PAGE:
The Republican Mandate
Two sources of temporal liberal joy are as such: one of their usual suspects now coming out in favor of homosexual marriage (apparently poll-tested and following the trail blazed by Administration thought-leader Joe Biden) and Barack Obama is still president.
The President’s re-election has been construed by the media, the left, and the President as Obama’s mandate or alternatively, the death of the GOP. The unstated liberal hypothesis is this: “Our guy is the biggest fail since Jimmy Carter met Richard Nixon and Republicans still can’t beat him.”
Ignored is the fact Republicans re-won the House and can also claim the mandate of the 2012 elections as their own with their 30 Republican governors (versus 19 with Democrats) and 27 Republican-led legislatures (with only 17 states having Democrat-controlled legislatures).
Really, whose mandate is it, man?
And when Democrats like Ted Van Dyk or liberals like Bob Woodward challenge the left on their thinking, opinions, policies, actions, or “facts,” what happens is as predictable as night following day. They attack the man:
Van Dyk was correct [in a 2009 critique of the President’s non-leadership style]. Obama’s legislative overreach was corrected by the voters in the historic 2010 midterm wave election which obliterated a Democratic House majority cobbled together over the course of two pro-Democratic waves. But Van Dyk’s critics on the left, stung a tepid critique of Obama authored by one of their own, struck at his credibility and sought to undermine his authority.
“Who the heck is this guy?” asked The New Republic’s Barron Youngsmith in 2009. “[A] Nexis search reveals that he has been posing as an “enraged Democrat” abandoned by Democrats since at least the Carter administration. Liberals should dissent, of course, but this guy is just ridiculous.”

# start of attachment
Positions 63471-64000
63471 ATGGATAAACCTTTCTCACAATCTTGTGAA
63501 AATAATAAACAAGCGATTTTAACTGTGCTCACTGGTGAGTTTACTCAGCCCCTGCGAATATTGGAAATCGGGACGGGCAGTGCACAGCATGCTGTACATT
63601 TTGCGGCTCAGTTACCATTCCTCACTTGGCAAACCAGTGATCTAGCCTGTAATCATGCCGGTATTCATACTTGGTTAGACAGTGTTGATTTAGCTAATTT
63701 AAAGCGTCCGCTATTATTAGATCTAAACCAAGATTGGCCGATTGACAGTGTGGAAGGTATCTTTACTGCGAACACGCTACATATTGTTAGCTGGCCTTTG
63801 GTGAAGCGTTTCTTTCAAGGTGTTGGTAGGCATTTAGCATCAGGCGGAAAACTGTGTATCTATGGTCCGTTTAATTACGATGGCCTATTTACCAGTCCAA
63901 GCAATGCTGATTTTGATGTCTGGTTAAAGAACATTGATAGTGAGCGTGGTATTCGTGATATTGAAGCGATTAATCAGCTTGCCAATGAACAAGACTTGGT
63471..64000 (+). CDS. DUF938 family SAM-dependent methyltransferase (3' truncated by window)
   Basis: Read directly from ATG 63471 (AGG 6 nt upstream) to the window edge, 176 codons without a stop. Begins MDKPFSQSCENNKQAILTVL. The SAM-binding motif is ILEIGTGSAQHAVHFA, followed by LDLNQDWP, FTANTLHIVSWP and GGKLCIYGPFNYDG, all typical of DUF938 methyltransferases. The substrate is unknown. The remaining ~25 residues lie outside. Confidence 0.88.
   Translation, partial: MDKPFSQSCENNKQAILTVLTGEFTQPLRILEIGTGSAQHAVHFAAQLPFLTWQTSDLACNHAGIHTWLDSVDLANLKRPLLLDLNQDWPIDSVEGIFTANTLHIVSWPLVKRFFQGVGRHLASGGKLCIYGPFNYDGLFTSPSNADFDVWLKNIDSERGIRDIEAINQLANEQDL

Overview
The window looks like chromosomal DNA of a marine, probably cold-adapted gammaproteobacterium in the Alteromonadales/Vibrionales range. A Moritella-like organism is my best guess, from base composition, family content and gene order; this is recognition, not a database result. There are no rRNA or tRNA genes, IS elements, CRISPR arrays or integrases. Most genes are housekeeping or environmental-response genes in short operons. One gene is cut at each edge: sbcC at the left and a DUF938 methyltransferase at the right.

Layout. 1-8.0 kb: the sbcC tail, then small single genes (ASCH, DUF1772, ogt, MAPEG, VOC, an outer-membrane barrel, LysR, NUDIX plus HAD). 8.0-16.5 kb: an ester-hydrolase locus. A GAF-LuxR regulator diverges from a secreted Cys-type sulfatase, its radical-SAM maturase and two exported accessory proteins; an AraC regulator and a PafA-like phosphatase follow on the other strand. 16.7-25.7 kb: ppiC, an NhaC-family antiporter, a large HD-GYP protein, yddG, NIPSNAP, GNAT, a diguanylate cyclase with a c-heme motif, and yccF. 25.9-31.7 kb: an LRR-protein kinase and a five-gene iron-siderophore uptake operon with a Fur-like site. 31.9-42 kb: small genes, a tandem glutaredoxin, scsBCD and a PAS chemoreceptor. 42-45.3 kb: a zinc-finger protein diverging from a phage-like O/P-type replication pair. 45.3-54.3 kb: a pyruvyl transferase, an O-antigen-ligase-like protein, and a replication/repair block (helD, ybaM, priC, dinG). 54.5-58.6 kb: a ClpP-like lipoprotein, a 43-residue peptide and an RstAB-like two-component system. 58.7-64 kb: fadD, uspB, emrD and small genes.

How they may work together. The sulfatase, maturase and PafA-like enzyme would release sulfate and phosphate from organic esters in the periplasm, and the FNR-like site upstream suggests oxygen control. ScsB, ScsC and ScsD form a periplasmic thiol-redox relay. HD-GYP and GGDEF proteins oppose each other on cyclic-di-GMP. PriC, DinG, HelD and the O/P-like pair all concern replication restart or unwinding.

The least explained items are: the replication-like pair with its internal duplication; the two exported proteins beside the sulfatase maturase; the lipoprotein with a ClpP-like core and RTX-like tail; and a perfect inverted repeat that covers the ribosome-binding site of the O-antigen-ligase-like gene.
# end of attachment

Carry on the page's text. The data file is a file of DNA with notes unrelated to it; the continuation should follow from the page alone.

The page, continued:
(We could also ask, “Who the heck is Barron Youngsmith? The name sounds like the love child of a minor land-free foreign dignitary and his cleaning lady..”)
But back to the mandate. Even though Republicans defeated the President’s call for across-the-board tax increases and have slowed the rate of government growth (slightly), their problem seems to be with the messenger and not the message. Conversely, the President has no such problem; in fact, voters are apparently OK with the messenger, yet not the message. After all, Obama was re-elected in spite of his sub-Nixon/Carter record.
So what’s easier to replace, the message(s) or the messenger(s)?
(Don’t look at me for an answer; it’s rhetorical.)
While Obama’s re-election could be viewed as an anomaly and the death of the GOP is a great exaggeration, a most humbling—perhaps terrifying—question remains: do we really do get the government we deserve?